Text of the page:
Rites of Passage

Primitive people also tattooed their adolescents as a rite of passage. The theory was that if a young boy couldn't take the pain of a tattoo at a young age, then he would be useless at battle. Similarly, if a young girl couldn't handle the pain of a tattoo, she would not be able to handle the pain of childbirth. Many of these children ended up with a tattoo anyway, that would label them as an outcast of the tribe.

Totem animals are also another common motif in primitive tattoos. Totem animals such as snakes, frogs, butterflies wolves or bears signified that the individual has taken on the physical prowess of that animal. In some cultures, the totem animal is thought to have a special spiritual relationship with the bearer of tattoo and acts as a spirit guide.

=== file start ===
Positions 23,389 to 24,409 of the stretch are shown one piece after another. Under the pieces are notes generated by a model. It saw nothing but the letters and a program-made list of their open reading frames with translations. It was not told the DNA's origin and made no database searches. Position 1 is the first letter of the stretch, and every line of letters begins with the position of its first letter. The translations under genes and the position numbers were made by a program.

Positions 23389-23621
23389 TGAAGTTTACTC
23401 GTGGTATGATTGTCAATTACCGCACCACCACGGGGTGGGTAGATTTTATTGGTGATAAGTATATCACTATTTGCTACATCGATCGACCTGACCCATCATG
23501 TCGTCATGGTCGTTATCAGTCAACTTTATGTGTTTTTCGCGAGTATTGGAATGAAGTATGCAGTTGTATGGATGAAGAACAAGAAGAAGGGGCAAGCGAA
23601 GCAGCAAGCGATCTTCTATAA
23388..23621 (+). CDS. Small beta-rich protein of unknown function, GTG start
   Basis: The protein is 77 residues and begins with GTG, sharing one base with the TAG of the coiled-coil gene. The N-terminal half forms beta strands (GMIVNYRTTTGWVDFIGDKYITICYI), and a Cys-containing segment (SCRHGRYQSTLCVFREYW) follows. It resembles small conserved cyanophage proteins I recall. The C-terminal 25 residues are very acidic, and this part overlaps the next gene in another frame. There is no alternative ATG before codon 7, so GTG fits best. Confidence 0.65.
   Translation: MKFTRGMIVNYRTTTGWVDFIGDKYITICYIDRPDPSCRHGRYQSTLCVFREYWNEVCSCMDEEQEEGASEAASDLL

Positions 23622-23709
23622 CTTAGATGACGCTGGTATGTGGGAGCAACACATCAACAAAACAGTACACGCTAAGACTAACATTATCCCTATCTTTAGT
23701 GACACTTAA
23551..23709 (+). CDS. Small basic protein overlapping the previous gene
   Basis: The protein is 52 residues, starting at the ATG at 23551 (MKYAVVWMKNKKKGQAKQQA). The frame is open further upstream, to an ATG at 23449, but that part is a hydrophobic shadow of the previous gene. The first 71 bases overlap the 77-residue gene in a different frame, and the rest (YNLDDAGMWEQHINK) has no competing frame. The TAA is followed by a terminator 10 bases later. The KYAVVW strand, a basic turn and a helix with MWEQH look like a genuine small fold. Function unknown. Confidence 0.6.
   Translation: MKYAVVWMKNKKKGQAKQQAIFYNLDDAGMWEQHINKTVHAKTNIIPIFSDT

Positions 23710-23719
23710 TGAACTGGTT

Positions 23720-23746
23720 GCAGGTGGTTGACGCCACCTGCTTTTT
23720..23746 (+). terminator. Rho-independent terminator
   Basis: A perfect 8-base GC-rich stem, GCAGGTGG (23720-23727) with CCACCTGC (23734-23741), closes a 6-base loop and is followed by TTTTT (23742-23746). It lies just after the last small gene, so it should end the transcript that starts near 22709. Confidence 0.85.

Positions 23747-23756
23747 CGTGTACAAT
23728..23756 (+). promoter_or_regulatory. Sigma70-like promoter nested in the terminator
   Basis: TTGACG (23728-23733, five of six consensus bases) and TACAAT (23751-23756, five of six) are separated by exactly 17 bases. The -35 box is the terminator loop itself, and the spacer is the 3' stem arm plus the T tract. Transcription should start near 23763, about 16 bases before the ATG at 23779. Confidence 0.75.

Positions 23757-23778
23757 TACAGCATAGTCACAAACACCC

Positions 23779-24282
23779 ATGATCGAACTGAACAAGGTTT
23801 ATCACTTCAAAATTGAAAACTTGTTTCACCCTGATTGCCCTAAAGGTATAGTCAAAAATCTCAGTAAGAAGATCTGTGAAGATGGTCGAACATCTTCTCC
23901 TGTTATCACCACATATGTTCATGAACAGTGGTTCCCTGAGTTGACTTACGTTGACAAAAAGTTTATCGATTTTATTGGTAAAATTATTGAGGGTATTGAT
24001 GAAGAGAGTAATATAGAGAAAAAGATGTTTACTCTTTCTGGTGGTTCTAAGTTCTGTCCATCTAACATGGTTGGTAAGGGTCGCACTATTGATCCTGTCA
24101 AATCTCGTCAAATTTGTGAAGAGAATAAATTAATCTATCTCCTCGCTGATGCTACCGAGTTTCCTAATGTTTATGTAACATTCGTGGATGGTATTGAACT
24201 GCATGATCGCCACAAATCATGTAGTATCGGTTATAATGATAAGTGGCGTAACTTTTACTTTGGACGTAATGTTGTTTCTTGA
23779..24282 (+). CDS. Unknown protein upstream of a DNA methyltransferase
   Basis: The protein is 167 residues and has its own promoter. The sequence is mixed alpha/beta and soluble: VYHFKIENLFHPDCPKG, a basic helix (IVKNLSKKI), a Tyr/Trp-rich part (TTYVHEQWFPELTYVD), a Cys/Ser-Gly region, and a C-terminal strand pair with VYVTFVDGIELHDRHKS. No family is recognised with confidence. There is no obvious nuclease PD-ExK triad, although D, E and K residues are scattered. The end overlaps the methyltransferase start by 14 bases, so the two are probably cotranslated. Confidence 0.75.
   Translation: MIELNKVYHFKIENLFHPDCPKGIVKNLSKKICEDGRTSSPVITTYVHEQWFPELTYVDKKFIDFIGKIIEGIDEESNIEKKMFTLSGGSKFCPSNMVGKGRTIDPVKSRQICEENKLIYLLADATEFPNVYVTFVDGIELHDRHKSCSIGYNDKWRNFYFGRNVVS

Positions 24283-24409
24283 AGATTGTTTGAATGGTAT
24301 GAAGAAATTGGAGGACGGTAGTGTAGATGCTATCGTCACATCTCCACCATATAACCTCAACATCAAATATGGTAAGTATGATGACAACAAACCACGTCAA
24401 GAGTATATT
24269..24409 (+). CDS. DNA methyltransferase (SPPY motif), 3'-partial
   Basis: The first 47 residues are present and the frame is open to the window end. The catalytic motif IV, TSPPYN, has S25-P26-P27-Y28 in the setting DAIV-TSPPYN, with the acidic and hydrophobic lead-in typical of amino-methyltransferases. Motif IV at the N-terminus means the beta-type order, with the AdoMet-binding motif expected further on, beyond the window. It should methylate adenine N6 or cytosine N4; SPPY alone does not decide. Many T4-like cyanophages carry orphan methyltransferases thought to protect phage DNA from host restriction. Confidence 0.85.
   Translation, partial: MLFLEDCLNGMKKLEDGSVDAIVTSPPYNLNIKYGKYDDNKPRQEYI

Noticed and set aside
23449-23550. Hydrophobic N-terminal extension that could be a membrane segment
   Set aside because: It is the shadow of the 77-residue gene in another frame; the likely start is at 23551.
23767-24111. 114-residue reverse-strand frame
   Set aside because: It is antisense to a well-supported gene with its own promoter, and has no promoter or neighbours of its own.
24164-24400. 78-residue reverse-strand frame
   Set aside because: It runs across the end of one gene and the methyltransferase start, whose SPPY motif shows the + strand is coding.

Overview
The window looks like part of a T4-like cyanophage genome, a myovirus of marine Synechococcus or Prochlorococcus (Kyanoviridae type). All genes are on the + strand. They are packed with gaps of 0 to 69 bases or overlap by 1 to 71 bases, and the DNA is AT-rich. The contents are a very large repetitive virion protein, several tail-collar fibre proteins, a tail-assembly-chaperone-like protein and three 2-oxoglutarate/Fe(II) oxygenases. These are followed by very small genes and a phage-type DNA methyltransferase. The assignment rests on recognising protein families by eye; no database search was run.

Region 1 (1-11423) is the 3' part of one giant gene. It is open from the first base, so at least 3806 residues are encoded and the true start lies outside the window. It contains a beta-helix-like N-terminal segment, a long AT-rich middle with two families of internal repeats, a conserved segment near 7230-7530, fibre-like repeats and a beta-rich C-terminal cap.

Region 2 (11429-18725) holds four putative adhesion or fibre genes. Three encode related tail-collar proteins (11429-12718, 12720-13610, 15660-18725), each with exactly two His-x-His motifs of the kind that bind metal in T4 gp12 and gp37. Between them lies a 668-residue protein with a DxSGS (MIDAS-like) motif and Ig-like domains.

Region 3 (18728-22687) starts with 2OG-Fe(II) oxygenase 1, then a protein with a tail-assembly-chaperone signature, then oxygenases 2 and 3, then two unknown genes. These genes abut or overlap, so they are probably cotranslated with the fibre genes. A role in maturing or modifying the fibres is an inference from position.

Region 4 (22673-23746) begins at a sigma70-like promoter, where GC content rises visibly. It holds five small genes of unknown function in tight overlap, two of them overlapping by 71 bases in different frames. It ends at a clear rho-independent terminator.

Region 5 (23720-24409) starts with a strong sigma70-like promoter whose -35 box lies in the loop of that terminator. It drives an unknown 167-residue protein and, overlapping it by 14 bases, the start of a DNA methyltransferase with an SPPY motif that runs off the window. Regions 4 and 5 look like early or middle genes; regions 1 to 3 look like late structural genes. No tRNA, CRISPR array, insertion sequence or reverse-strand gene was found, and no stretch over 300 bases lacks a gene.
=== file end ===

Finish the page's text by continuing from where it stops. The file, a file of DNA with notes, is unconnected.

From the South Pacific to the South America, primitive people have customs involved with their tattooing rituals. Usually the person being tattooed is separated from others, smudged, isolated from the opposite sex or fed a special diet.

From primitive times to now, Hawaiians celebrate specific tattoo gods. The designs associated with each God are locked away in the temples and priests conduct tattooing. Each tattooing session begins with a prayer to tattoo gods that implores that the operation goes well and that the designs be gorgeous in the end.

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